In addition to being more economic and efficient, LEDs in the home are also very safe because of their low voltage and they never become hot like other light bulbs. "It's 4 volts but it gives off a brilliant light. One reason they are so efficient is that they stay cold. Light bulbs waste a lot of energy because they get incredibly hot," said Humphreys.

White LEDs won't solve global warming but they could be part of an overall plan to lower emissions of greenhouse gases.

Instead of lighting taking up 20 percent of the electricity LEDs could cut it to five percent which translates to a 15 percent saving on overall electricity use. "You need a number of power station to provide electricity. If you reduce the electricity demand by 15 percent, you can close 15 percent of power stations and then you save 15 percent of the CO2 they emit," said Humphreys. "Everything benefits." reuters



If power is expensive increase efficiency

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Postby Kati » 17 May 2005 09:13

Check this co website. Recently they got a contract from the USArmy to develop solar-powered tools for the battlefields.

http://www.konarkatech.com/about/leadership_team/

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Postby anil ambani » 08 Jun 2005 05:36

Image

Hydrogen fuel cell forklift. Canada. This tech should come to India fast.

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Postby ramana » 08 Jul 2005 01:42

This could have major impact on India's agricultural economy. From Deccan Chronicle , 8 July 2005

More water? Lower rice yields

By L.C. Jain

Mexico gave us the magic wand for wheat revolution some decades ago. Now the small island of Madagascar, off the Mozambique coast, has sent India a heavenly gift: System of Rice Intensification (SRI), a new method of rice cultivation. Count your blessings. Under SRI, paddy needs only half the volume of water consumed by the conventional method of rice cultivation. First, this means doubling the irrigation coverage for paddy with no extra rupee to be spent on augmenting irrigation supply. Second, it raises paddy yields by 50 per cent at the same time. Hard to believe, isn’t it?

But my disbelief vanished in thin air listening to hundreds of farmers from the southern states of Tamil Nadu, Andhra Pradesh, Karnataka and Kerala at a convention organised by Jala Spandana on May 26 at Bangalore. The clinching evidence came from a woman farmer, S. Poongodi of Erode: She has adapted SRI over her entire two acres of land since 1999. This year she tried new experiments in the SRI, depending upon her soil features.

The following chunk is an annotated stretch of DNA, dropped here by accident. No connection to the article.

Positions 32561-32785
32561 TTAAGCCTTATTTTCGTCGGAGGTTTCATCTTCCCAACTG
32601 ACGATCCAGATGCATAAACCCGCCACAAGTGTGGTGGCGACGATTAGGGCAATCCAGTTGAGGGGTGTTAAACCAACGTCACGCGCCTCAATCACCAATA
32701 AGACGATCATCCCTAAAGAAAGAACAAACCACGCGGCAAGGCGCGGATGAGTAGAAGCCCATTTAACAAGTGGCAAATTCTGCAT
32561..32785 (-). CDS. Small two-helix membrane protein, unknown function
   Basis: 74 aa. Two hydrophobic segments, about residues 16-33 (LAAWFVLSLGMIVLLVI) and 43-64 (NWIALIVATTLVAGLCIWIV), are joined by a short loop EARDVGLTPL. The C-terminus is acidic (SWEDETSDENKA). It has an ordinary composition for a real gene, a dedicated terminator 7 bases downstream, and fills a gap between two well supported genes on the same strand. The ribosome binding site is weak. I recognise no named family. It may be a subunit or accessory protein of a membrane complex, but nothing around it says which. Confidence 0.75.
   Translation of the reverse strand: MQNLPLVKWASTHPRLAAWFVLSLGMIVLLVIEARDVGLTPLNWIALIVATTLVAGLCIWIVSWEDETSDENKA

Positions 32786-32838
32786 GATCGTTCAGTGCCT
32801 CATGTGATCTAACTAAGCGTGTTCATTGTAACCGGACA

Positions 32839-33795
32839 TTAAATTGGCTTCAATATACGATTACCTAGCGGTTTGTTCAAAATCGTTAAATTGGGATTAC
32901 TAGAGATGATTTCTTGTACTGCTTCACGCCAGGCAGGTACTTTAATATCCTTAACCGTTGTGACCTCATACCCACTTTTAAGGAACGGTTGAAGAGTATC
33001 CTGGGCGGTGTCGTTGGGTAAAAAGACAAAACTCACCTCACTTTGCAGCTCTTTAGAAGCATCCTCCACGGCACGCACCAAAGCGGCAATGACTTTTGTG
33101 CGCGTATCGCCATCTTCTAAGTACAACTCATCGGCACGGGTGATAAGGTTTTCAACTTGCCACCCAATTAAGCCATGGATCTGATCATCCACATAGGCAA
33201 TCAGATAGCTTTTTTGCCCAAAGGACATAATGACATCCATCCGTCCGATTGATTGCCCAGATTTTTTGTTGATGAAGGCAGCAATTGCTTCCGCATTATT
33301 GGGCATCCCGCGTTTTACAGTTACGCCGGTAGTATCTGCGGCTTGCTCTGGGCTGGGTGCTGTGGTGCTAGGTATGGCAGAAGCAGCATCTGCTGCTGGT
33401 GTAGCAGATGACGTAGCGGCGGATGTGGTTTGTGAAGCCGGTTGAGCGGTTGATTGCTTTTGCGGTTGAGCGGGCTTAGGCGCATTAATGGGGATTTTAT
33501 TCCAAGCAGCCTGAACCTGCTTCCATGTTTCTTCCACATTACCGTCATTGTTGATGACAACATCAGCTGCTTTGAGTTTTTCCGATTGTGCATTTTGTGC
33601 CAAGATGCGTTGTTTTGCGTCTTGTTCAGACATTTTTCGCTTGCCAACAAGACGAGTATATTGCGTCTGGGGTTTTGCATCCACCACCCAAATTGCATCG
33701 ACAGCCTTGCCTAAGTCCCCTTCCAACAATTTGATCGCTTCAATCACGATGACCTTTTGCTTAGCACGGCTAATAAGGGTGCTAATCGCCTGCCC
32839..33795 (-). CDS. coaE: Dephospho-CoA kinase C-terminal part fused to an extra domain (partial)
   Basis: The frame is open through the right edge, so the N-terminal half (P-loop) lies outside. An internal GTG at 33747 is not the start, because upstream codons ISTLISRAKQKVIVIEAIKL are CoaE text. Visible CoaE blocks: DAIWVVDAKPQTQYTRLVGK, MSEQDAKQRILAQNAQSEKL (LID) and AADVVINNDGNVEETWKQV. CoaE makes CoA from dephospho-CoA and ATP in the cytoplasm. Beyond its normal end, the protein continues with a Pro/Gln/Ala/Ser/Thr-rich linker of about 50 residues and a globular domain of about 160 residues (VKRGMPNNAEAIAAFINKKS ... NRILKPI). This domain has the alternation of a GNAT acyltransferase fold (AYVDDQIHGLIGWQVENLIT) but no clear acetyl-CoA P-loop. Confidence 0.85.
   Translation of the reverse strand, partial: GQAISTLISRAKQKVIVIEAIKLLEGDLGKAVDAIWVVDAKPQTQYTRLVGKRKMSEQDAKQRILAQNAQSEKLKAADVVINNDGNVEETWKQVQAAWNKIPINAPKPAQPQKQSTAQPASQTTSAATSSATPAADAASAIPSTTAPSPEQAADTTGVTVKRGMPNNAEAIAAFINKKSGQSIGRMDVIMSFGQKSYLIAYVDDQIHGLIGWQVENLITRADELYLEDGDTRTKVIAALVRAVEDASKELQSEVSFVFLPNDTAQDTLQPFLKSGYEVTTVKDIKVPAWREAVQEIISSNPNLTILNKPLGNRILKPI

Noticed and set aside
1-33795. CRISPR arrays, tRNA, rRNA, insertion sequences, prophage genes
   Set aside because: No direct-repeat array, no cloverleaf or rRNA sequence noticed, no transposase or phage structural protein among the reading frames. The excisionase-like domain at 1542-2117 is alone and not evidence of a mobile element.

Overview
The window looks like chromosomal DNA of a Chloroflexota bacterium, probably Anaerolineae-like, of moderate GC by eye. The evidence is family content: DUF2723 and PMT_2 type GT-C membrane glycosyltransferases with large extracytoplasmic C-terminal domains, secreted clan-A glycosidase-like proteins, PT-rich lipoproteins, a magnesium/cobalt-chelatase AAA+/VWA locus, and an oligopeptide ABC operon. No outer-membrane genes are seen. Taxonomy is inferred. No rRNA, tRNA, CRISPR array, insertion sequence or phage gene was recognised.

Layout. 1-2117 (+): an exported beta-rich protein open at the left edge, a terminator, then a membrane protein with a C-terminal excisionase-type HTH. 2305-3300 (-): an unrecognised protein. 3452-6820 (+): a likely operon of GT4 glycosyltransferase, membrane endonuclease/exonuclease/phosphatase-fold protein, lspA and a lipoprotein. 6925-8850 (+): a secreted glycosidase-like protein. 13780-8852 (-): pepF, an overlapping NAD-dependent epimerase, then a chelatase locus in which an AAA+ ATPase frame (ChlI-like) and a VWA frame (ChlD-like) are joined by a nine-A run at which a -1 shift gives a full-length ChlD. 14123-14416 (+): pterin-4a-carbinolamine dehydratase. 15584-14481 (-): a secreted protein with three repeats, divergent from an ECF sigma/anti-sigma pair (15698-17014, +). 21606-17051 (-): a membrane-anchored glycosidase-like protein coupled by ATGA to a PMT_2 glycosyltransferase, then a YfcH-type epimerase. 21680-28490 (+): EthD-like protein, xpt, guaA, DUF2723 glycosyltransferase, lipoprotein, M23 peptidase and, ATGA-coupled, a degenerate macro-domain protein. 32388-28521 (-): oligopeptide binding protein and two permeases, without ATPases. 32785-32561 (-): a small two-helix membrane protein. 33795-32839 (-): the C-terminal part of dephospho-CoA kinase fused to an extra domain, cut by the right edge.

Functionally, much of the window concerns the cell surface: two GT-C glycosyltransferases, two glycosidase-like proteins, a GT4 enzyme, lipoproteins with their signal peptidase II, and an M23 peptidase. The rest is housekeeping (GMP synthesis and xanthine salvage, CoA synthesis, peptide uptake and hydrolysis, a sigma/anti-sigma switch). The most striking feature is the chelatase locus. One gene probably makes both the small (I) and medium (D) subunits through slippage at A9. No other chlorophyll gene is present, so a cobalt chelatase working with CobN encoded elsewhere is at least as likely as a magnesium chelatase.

She cultivated the traditional variety, called “Ponni”, a fine rice variety. In one portion of her land she followed the regular SRI method of planting younger seedlings, wide spacing, shallow planting, intermittent watering. In another portion, which is seepage-affected area, she raised nursery beds after dry ploughing and transplanted the seedlings in the raised beds after irrigation. In another small patch of land she tried just throwing the seedlings instead of planting.

In all the fields she applied one tonne of Vermi compost as the fertiliser. A herbal decoction to repel leaf rollers, and other insects that cause damage, was sprayed twice in this crop season. In addition, she sprayed a special brew called “Panchakavya”, a brew made out of cow dung, cow’s urine, milk, curd and ghee. This brew is widely used by organic farmers to promote disease resistance, drought resistance, and for increasing the yield. The coconut milk and buttermilk combination is used as a growth promoter.

The average yield per acre obtained by Poongodi under SRI is 2161.57 kg, about 50 per cent higher than the 1,560 kg per acre obtained by non-SRI farmers. Poongodi, of course, got an added bonus for her adventurous spirit. The entire produce was purchased by an admiring consumer at Rs 3,450 per pothi (260 kg). During this time the same variety of rice with non-SRI fetched Rs 1,600 per pothi.

At the end she delivered a startling message of great impact to the country. Poongodi says happily, “When fellow farmers were fighting for water in the command area, I was watchfully avoiding more water into my field as it proved that more water means less yield.” What a magical solution to the core problem of the farming community. Farmers from Karnataka and Tamil Nadu said this means that they don’t have to break each other’s heads for sharing scarce water.

The SRI method has doubled the availability. They cited this as an example of finding solutions by the community itself, and not waiting for the endless inter-state water disputes to be resolved. How one wishes the Prime Minister and chief ministers were listening.